The future of Oregon GOP is female

By Reagan Knopp
This article provided by Oregon Transformation Newsletter.

Republican political influence in this state has reached a precarious tipping point. The year 2010 was the last time Republicans controlled gavels in either chamber of the Oregon Legislature. Former Secretary of State Dennis Richardson’s 2016 victory feels like ancient history. An increasingly uncertain redistricting map appears to be the final piece Democrats need to gain the quorum-proof majorities they so desperately seek to finally advance an increasingly radical, leftist agenda.

Oregon Republicans appear poised to take “the first step into a thousand years of darkness” that Ronald Reagan warned of in his famous “Rendezvous with Destiny” speech in 1964. Is there any path for Oregon Republicans to regain relevance?

We don’t need to look any further than Washington, D.C. While the media put a heavy focus on Republicans losing control of the White House and U.S. Senate, and falling short of regaining control of the U.S. House, Republicans laid the groundwork to win a strong, conservative majority in the next decade. Republican women are responsible for paving the way forward.

Nationally, Republicans flipped 15 seats in the U.S. House. Eleven of those flipped seats (73%) were conservative, pro-life women. The 2020 GOP freshman class has a total of 19 women out of 46 freshmen (41%). This is an incredible accomplishment in a difficult election.

In the Oregon House, you can see similar success taking shape. Republicans flipped two seats, one with a Republican woman, Suzanne Weber. Out of the five freshman Republican members, four are women. The Oregon House Republican caucus now has a total of nine conservative, pro-life women out of 23 total members (39%).

It’s clear that when conservative women run for public office, they win. Groups like Susan B. Anthony List and Winning for Women have made it a focus to identify high-quality, conservative women to run for Congress and other statewide offices, and then go all in to help them win.

I want to applaud Oregon House Republicans and others who have begun this important work in Oregon. We need more organizations, more financial backing, and more people to make the same commitment to see Republican women candidates succeed in Oregon. It won’t just gradually happen or suddenly occur as if by accident.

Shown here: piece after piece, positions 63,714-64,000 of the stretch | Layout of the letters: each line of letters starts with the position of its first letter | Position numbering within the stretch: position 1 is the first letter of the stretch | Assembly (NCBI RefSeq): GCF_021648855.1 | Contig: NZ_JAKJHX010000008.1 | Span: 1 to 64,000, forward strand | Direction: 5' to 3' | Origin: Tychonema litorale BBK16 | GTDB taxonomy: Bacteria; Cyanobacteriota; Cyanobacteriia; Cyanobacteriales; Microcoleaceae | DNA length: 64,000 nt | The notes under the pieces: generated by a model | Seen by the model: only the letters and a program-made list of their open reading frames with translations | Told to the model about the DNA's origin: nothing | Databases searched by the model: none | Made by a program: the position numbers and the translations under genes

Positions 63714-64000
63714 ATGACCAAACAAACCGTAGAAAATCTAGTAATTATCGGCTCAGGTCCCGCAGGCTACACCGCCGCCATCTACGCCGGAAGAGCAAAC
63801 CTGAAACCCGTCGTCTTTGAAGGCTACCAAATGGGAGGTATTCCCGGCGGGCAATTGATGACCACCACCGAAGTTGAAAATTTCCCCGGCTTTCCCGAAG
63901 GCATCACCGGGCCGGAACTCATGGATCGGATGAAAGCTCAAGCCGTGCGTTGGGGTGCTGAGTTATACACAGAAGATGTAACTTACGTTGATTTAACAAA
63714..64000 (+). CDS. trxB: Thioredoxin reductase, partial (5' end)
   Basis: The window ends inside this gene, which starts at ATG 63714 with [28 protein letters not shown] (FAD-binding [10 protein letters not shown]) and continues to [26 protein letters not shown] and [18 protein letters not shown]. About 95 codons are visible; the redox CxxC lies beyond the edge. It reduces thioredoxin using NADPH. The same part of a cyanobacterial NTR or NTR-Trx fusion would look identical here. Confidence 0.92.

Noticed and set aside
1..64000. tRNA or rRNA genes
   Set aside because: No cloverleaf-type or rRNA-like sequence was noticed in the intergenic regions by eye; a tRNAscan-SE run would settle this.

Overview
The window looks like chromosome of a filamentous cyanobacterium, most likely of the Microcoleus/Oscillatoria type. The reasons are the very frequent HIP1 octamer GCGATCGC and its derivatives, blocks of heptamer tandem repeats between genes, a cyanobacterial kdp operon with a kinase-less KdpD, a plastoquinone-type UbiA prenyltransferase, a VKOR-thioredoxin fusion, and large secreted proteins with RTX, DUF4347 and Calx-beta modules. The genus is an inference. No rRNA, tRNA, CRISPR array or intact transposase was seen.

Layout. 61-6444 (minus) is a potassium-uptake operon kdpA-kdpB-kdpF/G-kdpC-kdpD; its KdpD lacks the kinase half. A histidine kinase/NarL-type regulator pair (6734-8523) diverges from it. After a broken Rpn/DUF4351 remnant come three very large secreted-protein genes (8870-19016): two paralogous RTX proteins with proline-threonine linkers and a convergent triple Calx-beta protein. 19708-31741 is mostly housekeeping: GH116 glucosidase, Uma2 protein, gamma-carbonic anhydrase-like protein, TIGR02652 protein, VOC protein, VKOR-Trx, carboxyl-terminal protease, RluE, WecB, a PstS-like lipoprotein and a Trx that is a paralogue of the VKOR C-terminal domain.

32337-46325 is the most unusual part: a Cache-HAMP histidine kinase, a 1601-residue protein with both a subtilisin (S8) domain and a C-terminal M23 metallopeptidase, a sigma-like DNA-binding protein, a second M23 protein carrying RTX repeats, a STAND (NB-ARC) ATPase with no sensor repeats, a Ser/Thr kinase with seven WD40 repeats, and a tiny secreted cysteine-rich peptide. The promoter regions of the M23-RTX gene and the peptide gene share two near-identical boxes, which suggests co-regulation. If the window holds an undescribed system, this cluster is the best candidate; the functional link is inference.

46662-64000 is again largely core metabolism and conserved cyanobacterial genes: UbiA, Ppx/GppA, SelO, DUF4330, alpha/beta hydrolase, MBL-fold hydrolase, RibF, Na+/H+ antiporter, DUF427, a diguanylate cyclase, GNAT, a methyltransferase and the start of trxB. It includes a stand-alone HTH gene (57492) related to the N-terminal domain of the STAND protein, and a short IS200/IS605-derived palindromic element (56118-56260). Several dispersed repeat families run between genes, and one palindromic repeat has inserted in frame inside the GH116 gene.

The reason more efforts are needed is that we still have so far to go. In the Oregon Senate, there is only one Republican woman. Back in D.C., the record-high 30 conservative women in the U.S. House GOP still represent a mere 14% of their 211 person conference.

Democrats also have a tremendous head start. In 2009, the first class of women graduated from Emerge Oregon. This group trains liberal women how to run for public office and win. Every year they accept about 25 applicants into their program, train them, and then turn them loose into state and local elections. In 2020, 82% of their candidates won. They trained upwards of 125 candidates, and they will only continue to see more success if we as Republicans do not match their efforts.

I am not here to convince you this will be easy, or that increased effort will immediately turn Oregon into a red trifecta in 2022. This is hard work. House and Senate Republicans, coalition groups (such as Oregon Right to Life where I work), GOP donors, and grassroots conservatives will all have to make a conscious decision to spend their time and resources to recruit, train and support conservative women for public office. Sometimes that means we will need to say no to some of our male Republican friends who wish to run for these same offices. Those conversations will be difficult.

Voters need to see themselves reflected in the candidates Republicans put forward for public office. The Republican message is once again starting to cross party, race and regional lines in a political realignment we haven’t seen for two decades. Oregon Republicans won’t capitalize on this without a dedicated and focused effort to elect conservative, pro-life women to local and state offices.

I am 25 years old and my daughter will be born in April of this year. I want her to have a chance to inherit an Oregon that is balanced and thriving. That can’t happen if Democrats continue to dominate the state as they have in recent years. I am committed to getting off the sidelines to begin the hard work.

The future of the Oregon Republican Party is female. It will take all of us to make it happen.

Reagan Knopp is the political director for Oregon Right to Life.